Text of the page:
I see two reasons why we are having an epidemic of shamelessness. The first is the emergence of a philosophy on the political right that the majority of the public is craven and easily duped, so the higher good depends on a strategy of deceit. This has its roots in the teachings of Leo Strauss, the philosopher who taught generations of University of Chicago students after fleeing the Third Reich in the 1930s. Strauss believed the great works of philosophy were written in code, since deep thinkers, by virtue of their very depth, understood that most people were shallow and un-virtuous. They couldn’t say this out loud, so they had to devise clever ways to say it to their inner school of acolytes. (For a counter-view, see this, but it argues only for Strauss, not his students.) Strauss transmitted this perspective to young skeptics of liberalism, who developed it into a high-minded critique of democracy, from which it devolved into the end-justifies-the-means credo of movement conservatism. Far from evoking embarrassment and shame, being revealed as a liar is a badge of honor among the elect; it shows they are elevated above the credulous masses. Movement activists discovered this philosophical stance is also a source of tremendous power: once you are no longer in thrall to your scruples or anyone else’s and can be held back only by a superior force, most mechanisms of social control have no effect, and you can accomplish greater things. Note, by the way, that such cynicism is not a monopoly of the Right; classical Leninism too justified shameless deceit on the ground of the relativity of morals and the overriding logic of History; public exposure of facts had no effect on Communist show trials.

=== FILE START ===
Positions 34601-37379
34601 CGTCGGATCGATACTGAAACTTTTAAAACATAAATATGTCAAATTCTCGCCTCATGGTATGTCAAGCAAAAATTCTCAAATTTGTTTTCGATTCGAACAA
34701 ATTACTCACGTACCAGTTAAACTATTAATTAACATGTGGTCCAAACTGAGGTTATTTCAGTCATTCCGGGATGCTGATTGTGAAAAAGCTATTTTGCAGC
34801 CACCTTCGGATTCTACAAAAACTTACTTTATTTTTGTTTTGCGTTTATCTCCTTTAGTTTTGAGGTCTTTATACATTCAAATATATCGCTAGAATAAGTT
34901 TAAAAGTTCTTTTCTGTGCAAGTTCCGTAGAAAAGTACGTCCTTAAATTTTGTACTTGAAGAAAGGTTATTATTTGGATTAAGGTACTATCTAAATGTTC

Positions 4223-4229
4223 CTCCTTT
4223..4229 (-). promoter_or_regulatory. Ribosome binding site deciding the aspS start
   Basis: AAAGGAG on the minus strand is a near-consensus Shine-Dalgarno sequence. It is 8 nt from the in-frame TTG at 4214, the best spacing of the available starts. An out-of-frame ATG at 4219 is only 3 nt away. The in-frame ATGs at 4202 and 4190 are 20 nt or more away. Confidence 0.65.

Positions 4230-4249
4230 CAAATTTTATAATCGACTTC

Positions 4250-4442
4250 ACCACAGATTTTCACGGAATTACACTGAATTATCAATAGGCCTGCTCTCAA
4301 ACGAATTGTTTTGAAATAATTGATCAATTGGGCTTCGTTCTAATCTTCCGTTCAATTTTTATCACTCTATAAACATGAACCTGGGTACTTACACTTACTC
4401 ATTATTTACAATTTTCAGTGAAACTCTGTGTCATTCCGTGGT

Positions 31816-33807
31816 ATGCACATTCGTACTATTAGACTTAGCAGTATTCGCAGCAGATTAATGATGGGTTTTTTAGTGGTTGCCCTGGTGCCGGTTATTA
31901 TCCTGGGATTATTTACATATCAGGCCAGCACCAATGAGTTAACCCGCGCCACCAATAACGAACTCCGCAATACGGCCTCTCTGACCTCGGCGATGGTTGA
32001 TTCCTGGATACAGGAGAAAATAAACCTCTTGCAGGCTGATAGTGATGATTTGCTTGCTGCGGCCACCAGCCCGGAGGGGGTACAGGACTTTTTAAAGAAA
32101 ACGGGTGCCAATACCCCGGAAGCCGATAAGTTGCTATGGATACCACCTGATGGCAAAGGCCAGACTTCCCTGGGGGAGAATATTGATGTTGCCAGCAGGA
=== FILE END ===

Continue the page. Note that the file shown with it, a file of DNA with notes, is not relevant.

It seems to me another element is at work, although I can’t quite describe it. Many people who have not transcended the shame response in their own lives (they are “good people”) nevertheless vicariously identify with heroes and celebrities who have. It seems there is a thrill to be had in cheering on the bully we are not capable of being ourselves. But why should there be a historical ebb and flow to this spectacle? Why now and not before? Why is Trump admired for his disdain of social norms, while Nixon succumbed to his? Is it connected to the evolution of movement conservatism, as the Straussian sneer is translated into tweets and viral video clips? Is it a product of the pseudo-intimacy of the virtual world, where the thrill of the bully, transmitted to us through what feels like a personal medium, can be experienced almost first-hand? Or something else, or all of the above?
I would like our culture analysts, who are so adept at discerning subtle shades of colonialism in language and art, to take up the study of shame and its progressive disappearance from public life. In the meantime, those of us who are disgusted by the shameless behavior of those in power should have no illusions. We won’t get them to back down by uncovering further evidence of their misdeeds, although evidence remains the basis for rational judgment and should always be sought. Only greater political power will overcome shamelessness.